8 Hiring and Engagement Lessons From the Startup Trenches (That Any Size Company Can Profit From) - mattersight - ContactCenterWorld.com Blog
We all know startups fail for a number of reasons: no funding, bad marketing strategy, a not-so-unique product, inactive founders, etc. But bad hiring practices and low employee retention can be just as fatal to a startup — and, for that matter, any size business.
For a startup to work well, it needs (a) the best people, and (b) the ability to retain them.
In fact, Steph Russell of Vizually says, “The biggest challenge we faced early on was talent and hiring. In the earliest stages of a business, the biggest investment made is often the employees, both from a monetary and trust standpoint. At the same time, it’s important to build a good team and sometimes time is of the essence.”
Hence, it is crucial that a startup takes the necessary measures to hire and keep the right talent. Here are some lessons I learned while running my own startup, that every kind of company can apply to find and keep great talent.
>> RELATED: Take This Job and Love It: Hiring, Engaging and Retaining Talent in the New Emotional Workplace [Free Report]
Mastering the art of hiring
1. To find proactive employees, take proactive measures
Here’s the deal: We startups have to be really picky with who we hire! So if the pool of people on monster.com are not really in sync with what you’re looking for, don’t sit around and wait to find the right people.
There are quite a few proactive measures you can take. One idea is to use networks like LinkedIn to look for people who fit your expectations, and approach them and lay down your proposition even if they aren’t actively seeking a job.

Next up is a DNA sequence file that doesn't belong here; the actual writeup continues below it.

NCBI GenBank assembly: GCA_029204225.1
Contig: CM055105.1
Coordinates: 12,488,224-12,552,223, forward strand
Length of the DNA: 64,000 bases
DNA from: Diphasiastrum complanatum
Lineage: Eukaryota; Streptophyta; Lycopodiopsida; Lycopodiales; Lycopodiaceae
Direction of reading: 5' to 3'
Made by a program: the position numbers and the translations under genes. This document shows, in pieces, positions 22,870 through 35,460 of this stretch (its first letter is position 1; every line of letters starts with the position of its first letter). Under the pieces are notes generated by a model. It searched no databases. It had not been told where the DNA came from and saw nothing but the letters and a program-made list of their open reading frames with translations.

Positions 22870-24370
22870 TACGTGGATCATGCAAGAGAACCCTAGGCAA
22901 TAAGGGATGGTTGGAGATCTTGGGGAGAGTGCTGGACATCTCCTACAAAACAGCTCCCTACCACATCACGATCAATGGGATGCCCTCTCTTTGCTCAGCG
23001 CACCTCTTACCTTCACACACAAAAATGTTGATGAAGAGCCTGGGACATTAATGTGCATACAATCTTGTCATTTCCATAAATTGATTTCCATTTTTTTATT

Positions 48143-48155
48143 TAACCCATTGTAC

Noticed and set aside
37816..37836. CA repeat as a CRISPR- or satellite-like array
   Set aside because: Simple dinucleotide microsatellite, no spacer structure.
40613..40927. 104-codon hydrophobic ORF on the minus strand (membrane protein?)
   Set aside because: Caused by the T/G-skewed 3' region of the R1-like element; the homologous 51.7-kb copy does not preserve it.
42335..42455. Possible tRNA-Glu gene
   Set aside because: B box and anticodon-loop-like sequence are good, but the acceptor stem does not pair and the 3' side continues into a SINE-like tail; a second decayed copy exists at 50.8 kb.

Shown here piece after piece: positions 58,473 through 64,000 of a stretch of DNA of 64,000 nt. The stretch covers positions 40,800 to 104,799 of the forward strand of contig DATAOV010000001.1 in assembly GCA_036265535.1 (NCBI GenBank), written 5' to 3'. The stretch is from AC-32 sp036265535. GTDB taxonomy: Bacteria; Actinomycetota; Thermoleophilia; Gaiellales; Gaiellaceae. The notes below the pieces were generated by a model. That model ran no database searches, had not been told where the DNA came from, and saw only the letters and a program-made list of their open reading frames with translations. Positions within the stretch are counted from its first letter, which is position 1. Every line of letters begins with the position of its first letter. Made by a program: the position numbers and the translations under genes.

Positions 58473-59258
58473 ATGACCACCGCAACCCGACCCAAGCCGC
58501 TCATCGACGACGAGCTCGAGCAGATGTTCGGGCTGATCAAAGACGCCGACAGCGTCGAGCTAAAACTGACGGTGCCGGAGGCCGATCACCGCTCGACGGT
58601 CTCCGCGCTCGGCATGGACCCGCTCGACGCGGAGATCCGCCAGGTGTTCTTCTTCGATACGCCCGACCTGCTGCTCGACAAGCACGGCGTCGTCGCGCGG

Similarly, at my company, Hiver, we participate in the Blogathons and Hackathons that are popular in the startup circles, and that’s where we’ve found most of our marketers and coders!
Most people are open to finding a new opportunity, even if they aren’t looking for one.
Another idea is to go to startup meetups and events, meet new people and just grow your network. The thing is, you never know just where you might find the right people. As you expand your local network, the size of your potential employee pool increases.
2. Implement smart and two-way interview practices
For a startup, generic interview questions such as, “Walk me through your resume,” “Why are you looking for a job change?”, etc. won’t help much in making a decision.
I particularly emphasized presenting candidates with cases and hypothetical scenarios to really understand their thinking processes when interviewing for Hiver. Some examples:
- Present a scenario where two equally powerful employees have a conflict of opinion, and ask them how they would resolve it.